Call me shallow, but one of my most vivid prayers as a little girl was for L.A. Gear shoes and pierced ears. Yes, in case you’re wondering, I got my way. To this day I still struggle with buying into our culture of over-consumerism. Even if I don’t act upon my purchasing compulsions, you better believe that I waste hours window-shopping, perusing fashion blogs and coveting pretty things I think will bring me peace and perfection, and yet I somehow barely mange to throw a decent outfit together. Consumerism is a social and economic order, which spurs on and fosters our desire or compulsion as potential buyers to purchase goods and services in increasingly greater amounts.

As I was exploring our culture of over-consumerism, I came across an idea that eloquently articulated something I’ve witnessed in my life, in Confessions of a Shopaholic, in the lives of most Americans (especially us ladies) and of course, filthy rich celebrities. According to our friend Wikipedia, “Enoughism” is the idea that there is a point where consumers (that’s us girls) possess everything they need, and buying more makes their lives worse rather than better.

There comes point when just one too many yoga pants, Free People tops, H&M accessories, Forever 21 finds, and BCBG dresses are going to make our lives worse instead of better – they’ll make life more complicated and stressful instead of peaceful and perfect like we think they will.

Why do we believe the lie that more cute stuff equals perfection, love and happiness ever after?

Let’s be girls who create and give more than we consume, covet or get. Deep down, there’s a void. More stuff isn’t going to fill it. One way I’ve learned to satisfy my hunger for beautiful things while playing a part of a bigger story is to buy socially conscious goods from companies such as Raven + Lily, The Giving Keys, 31 Bits, Sseko Designs, Krochet Kids and many others.

Check out Conscious Co.Toms Marketplace or Give Generation for more ideas.

Do you struggle with the trap of over-consumption? What do you covet most and feel like you can never have enough of? Do you ever think, “If I have [fill in the blank], then I will be content, satisfied and complete?

Image via Chair Your Life


  1. Definitely! I’ve found it to be even more of a struggle now that I have my own apartment. Instead of outfits, its furniture and throw pillows and kitchen appliances that I’m coveting and comparing. I have to continually remind myself that I’m blessed to have a space of my own, and that working within a budget is part of the fun. 🙂

    1. I struggle with comparing my space to others. I see how homey their place looks with beautiful succulents and artwork all over the place and it makes me want to add more things to my apartment.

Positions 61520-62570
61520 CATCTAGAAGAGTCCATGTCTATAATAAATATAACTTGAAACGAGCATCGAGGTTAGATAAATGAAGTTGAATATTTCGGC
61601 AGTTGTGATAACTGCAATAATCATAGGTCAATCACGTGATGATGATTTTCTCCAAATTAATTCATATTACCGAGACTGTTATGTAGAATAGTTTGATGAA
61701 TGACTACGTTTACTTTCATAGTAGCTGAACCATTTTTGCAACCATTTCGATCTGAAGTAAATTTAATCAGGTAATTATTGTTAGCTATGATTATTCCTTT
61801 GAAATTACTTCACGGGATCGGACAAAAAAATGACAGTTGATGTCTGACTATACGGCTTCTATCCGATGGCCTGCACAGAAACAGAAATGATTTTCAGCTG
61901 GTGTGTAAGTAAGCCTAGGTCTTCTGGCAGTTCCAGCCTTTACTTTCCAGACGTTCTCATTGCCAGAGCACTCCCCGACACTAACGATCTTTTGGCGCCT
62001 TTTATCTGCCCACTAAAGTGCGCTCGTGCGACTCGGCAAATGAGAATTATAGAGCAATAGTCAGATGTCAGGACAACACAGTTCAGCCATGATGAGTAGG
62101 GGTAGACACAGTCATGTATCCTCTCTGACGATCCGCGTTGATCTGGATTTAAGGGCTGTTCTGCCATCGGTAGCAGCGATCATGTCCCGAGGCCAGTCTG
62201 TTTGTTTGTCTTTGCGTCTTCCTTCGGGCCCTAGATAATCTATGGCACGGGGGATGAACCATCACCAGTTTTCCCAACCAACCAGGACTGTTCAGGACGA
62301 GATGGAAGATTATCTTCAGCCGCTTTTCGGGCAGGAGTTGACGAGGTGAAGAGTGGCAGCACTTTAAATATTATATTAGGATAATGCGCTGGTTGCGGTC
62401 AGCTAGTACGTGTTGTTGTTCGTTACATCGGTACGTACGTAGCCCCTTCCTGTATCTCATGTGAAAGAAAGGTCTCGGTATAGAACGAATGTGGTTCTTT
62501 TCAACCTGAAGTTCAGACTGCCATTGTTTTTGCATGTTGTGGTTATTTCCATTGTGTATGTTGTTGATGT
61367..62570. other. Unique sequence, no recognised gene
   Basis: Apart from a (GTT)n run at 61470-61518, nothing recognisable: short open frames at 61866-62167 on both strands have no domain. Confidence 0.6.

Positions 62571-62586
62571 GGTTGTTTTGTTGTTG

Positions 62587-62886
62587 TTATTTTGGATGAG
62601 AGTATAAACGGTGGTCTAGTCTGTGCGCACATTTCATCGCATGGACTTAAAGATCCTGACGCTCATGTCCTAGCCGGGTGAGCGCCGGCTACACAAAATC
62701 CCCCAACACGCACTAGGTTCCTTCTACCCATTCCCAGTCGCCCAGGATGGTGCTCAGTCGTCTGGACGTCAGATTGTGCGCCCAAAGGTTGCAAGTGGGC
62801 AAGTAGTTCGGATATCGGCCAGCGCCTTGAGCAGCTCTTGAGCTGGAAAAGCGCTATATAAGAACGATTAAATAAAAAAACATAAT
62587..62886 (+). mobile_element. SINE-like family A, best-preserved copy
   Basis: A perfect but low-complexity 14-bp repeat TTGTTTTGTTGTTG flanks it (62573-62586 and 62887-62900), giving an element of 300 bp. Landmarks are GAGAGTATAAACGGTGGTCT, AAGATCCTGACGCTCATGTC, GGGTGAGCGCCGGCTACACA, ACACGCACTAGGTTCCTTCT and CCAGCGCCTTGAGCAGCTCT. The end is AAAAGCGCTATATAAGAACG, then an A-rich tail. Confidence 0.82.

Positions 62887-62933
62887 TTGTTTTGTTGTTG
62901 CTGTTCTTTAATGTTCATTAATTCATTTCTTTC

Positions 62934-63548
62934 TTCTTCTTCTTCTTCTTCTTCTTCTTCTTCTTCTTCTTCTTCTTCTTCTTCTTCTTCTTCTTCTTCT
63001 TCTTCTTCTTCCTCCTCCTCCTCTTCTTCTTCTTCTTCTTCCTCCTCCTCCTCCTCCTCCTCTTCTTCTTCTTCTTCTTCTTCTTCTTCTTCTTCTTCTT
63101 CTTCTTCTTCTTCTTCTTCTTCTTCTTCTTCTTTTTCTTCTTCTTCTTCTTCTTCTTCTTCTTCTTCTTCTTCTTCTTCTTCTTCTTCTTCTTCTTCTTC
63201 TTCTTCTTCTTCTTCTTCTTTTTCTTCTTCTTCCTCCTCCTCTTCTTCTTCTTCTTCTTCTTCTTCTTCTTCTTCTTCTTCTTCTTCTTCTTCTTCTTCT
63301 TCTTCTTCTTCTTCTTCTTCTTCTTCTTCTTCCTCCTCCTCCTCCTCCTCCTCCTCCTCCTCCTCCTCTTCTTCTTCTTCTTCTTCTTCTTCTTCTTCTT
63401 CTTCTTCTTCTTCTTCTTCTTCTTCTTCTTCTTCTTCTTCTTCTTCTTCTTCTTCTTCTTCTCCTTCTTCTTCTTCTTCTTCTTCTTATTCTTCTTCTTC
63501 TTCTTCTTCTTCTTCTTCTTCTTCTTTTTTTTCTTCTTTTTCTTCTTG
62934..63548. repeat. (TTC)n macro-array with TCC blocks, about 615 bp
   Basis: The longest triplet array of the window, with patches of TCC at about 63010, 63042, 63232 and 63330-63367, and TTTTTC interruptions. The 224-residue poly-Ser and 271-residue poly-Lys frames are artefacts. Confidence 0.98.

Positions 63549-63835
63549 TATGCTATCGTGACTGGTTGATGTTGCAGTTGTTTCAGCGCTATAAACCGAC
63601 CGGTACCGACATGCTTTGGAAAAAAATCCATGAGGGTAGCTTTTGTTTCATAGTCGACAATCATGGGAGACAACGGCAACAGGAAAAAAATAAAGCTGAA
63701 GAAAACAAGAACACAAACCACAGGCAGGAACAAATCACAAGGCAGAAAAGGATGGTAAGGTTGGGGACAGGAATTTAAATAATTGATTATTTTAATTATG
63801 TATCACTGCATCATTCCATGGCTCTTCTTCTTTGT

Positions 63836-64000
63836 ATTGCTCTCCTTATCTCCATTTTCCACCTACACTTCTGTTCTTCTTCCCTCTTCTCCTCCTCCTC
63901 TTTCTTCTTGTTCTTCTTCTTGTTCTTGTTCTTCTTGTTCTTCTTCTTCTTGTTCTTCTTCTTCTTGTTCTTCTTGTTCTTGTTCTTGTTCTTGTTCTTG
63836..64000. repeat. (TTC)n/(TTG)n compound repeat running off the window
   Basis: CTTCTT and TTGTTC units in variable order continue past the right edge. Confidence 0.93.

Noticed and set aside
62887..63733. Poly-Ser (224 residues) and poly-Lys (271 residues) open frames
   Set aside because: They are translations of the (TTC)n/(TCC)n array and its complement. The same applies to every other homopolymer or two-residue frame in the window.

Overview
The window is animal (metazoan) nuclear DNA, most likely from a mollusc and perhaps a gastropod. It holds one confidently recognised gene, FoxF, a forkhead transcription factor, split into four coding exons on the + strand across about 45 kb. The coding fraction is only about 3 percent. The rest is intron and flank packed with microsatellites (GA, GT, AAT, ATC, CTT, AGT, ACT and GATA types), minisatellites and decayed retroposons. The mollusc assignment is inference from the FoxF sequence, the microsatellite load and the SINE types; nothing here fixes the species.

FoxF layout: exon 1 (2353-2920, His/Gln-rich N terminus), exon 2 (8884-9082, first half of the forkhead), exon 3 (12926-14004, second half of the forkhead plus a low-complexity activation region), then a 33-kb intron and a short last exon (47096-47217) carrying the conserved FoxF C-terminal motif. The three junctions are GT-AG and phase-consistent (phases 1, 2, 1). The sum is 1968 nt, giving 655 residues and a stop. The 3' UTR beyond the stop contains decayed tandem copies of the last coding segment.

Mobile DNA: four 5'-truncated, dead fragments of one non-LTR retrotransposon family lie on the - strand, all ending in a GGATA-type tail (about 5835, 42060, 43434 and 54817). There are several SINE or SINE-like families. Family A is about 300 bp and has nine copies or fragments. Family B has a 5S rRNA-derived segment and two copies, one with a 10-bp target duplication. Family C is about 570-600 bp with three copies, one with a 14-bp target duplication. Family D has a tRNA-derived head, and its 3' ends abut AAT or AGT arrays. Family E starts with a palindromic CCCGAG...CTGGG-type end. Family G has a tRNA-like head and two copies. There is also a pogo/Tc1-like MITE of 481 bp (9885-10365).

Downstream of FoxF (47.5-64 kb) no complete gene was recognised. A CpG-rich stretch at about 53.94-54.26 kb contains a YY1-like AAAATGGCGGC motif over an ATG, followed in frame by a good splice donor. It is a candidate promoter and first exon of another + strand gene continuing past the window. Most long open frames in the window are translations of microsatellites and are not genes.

2. I love that you wrote such a poignant article on this, and it’s definitely something that’s been a struggle for me. Thanks for being so timely 🙂

  3. This is such a wonderful topic to remain in my mind’s eye as a fashion blogger. Fashion Weeks and budding trends can make a consumer always feel behind the curve–needing to fill their closet with additional items for satisfaction and fashion prowess.

    One of the beautiful components I have discovered in my adoration of style, is that it is so often cyclical. While avoiding a tendency to hoard, I also recognize the recurrence of certain trends and the benefit of not always throwing out those bootcut jeans or (dare I) those parachute pants. Finding the balance in this is wholly necessary.

  4. Yes, this is a huge struggle for me. I think I definitely covet clothing and shoes the most. I just can’t seem to help it with all those beautiful fashion blogs and Pinterest out there on the internet, let alone those big name stores with their websites flashing sale signs at me. And it’s so true, that these things won’t completely satisfy us; they’re just so temporary and unnecessary. My way of coping with over-consumerism is seeking after things that are more valuable to the soul, such as stepping away from the computer and spending time with my family, or cooking up a new recipe, or going outdoors and enjoying nature. When I do these things, I soon forget how little value consumer goods are to me.

  5. I’ve been thinking about this a lot lately, and find myself more on your side of the street. I still appreciate consumerism, but I’ve made a vow to stop buying cheap little things that won’t buy me much satisfaction, and instead am pondering my purchases for weeks or months ahead of time, and buying quality items that fill a void in my wardrobe. Cuyana’s “Lean Closet” movement and blog-post series have really encouraged me to continue this mentality. I’ll have to check out those shops as well!

  6. I struggle with this same issue. And I work in a retail setting, so I’m faced with it every single time I clock in and out. Furthermore, as a blogger, there’s even more reasons to argue that a great purchase will actually garner more success and thus, more happiness. But you’re absolutely right; these trappings are not going to fulfill us. My most fulfilling purchases are ones I make locally and most often at craft events, when I can meet the person who made the item I’m coveting. To support them in their love and their craft means so much more than making myself look more stylish.

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